Ayurveda- An Ancient treasure to mankind
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30 Aug 2021
Ayurveda:- The term Ayurveda is originated from ancient Sanskrit literature ( two Sanskrit words, Ayur meaning life while Veda translates into knowledge). Ayurveda is often denoted as “The Science of Life.” Origins of Ayurveda are found in Atharvaveda, which contains 114 hymns and incantations often described as magical cures for disease. Ayurveda is eventually reffered as the “Mother of All Healing.” In medieval taxonomies of the Sanskrit knowledge systems, Ayurveda is assigned a place as a subsidiary Veda (upaveda). There are traces of medicinal plant names from the Ancient Atharvaveda and other Vedas and these are subsequently found in Ayurveda literature.
History: The practice of Ayurveda is not recently emerging science, it has a history of more than 5,000 years. The roots of Ayurveda is from the ancient Vedic culture and been taught for several years by accomplished masters to their disciples. Till date there are about 4,00,000 registered Ayurveda practitioners all over, this system of medicine is recognized as one of the most ancient and worthy living traditional practice. Some concepts of Ayurveda are known to have their existence since the times of Indus Valley Civilization. The practice of Ayurveda is one of the few systems of medicine developed in ancient times that is still been widely practiced in present modern days.
Global significance : Ayurveda, officially recognised by WHO (World Health Organization) in 1976 and occupies a remarkable portion in the health care system and has a great emphasis on prevention and cure of commonly occuring health ailments. Ayurveda encourages the maintenance of health and promotes the necessity of maintaining healthy body through balancing individual life, positive thinking, regular diet, lifestyle modifications and the use of naturally available herbs. There are around 1100 medicinal plants that are been used as medicine and among them 60 plants are of great demand all over.
Ayurveda in India: Ayurvedic techniques are widely practiced in the Indian subcontinent , about 85-90 percent of Indians in the present days use one or more forms of Ayurvedic medicine or remedies for various ailments. In the year of 1971, the Central Council of Indian Medicine (CCIM) was established under the Department of Ayurveda, Yoga and Naturopathy, Unani, Siddha medicine and Homoeopathy (AYUSH), Ministry of Health and Family Welfare, to monitor the higher education in Ayurveda in India. Government of India supports the research and academic teaching sessions in Ayurveda through various channels at both the national and state levels, and helps in the institutionalisation of traditional medicine so that it can be studied in major towns and cities across the country.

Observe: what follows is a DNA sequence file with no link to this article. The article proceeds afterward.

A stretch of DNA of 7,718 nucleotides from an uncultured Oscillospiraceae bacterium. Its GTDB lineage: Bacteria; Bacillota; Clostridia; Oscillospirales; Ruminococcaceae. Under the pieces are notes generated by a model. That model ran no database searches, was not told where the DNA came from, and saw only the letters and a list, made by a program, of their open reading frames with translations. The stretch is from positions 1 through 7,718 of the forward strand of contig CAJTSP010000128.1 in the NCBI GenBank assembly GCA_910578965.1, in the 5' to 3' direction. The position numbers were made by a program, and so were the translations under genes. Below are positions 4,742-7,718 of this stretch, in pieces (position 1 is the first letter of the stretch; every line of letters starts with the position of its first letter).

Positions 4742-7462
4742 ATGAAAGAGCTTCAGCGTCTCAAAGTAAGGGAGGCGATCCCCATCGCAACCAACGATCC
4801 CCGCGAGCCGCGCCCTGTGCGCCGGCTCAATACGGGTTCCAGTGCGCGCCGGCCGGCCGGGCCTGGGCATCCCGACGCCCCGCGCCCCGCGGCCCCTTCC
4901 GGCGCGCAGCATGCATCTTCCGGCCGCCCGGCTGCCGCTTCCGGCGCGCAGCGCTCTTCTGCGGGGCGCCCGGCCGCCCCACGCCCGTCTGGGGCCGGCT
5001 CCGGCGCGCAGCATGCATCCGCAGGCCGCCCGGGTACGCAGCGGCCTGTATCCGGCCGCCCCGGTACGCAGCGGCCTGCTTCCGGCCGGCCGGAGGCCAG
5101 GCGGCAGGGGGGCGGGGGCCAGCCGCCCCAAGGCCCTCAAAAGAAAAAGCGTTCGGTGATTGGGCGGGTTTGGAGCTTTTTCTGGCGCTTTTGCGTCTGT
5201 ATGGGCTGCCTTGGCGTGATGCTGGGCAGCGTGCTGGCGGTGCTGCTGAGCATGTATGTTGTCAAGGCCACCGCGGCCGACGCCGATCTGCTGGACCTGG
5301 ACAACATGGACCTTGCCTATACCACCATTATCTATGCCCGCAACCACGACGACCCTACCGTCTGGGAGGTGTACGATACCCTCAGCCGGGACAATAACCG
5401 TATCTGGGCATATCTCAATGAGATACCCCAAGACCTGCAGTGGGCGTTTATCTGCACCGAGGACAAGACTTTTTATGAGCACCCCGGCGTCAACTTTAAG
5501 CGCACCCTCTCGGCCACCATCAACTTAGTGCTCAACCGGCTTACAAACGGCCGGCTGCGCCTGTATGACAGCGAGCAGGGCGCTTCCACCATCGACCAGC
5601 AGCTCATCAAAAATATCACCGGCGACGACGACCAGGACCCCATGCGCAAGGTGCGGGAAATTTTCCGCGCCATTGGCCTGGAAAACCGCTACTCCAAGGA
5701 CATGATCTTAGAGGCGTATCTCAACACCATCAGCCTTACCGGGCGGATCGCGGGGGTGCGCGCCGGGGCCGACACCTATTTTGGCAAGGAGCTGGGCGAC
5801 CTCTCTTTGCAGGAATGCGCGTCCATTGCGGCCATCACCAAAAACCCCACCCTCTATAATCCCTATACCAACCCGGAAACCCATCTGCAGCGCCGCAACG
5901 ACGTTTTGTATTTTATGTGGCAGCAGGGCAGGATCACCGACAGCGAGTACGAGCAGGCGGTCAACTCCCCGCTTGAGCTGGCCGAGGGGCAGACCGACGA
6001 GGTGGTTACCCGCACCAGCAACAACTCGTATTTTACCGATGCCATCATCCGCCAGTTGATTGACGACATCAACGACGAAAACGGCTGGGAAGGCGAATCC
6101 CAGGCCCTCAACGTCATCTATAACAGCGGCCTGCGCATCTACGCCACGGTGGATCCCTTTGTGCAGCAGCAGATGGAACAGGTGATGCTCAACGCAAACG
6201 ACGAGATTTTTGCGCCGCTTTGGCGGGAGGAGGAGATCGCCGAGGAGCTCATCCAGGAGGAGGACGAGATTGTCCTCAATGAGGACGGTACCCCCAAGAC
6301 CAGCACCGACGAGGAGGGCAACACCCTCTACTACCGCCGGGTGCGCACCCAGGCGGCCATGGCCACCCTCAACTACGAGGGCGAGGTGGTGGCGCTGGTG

Ayurveda across countries: The practice of ayurveda in Sri lanka is similar to the Indian tradition. Nepal is one of first country to execute a National Policy on Ayurveda. Ayurveda has the status of a regularised medical system in Nepal. A Full-fledged Ayurveda degree course of 5½ years is conducted by the Institute of Medicine in the premises of Tribhuvan University, Kathmandu. At an average of 75%-80% of the population of Nepal use Ayurveda and it is the most practiced form of medicine in the country. The traditional medicine of Myanmar has its origin in Ayurveda. Up to 79% of the total raw materials for medicines are of herbal origin and the remaining are of animal and mineral origin. This ayurvedic tradition has gained remarkable popularity in the Western world, though it's still been considered an alternative medical treatment.
Concepts of Ayurvedic practice: The therapeutic principles of Ayurveda sciences basically focus on concept of prakriti and tridoshas, and these principles emphasize that every individual has their unique constitution called as prakriti. Prakritic therapy determines the characteristic response of each individual person to medications applied, environmental conditions and dietary factors. The science of Ayurveda believes that the entire universe is composed of five major elements: Vayu (Air), Jala (Water), Aakash (Space or ether), Prithvi (Earth) and Teja (Fire), often referred as Pancha Mahabhoota in Ayurveda. Ayurveda states that the human body is composed of various tissues (dhatus), waste products (malas), and biomaterials (doshas). The seven dhatus in human body are plasma (rasa), blood (rakta), fat (meda), muscles (mamsa), bone (asthi), marrow (majja) and semen (shukra). These dhatus are believed to form the three basic and frequently occuring humors of human body in varying combinations.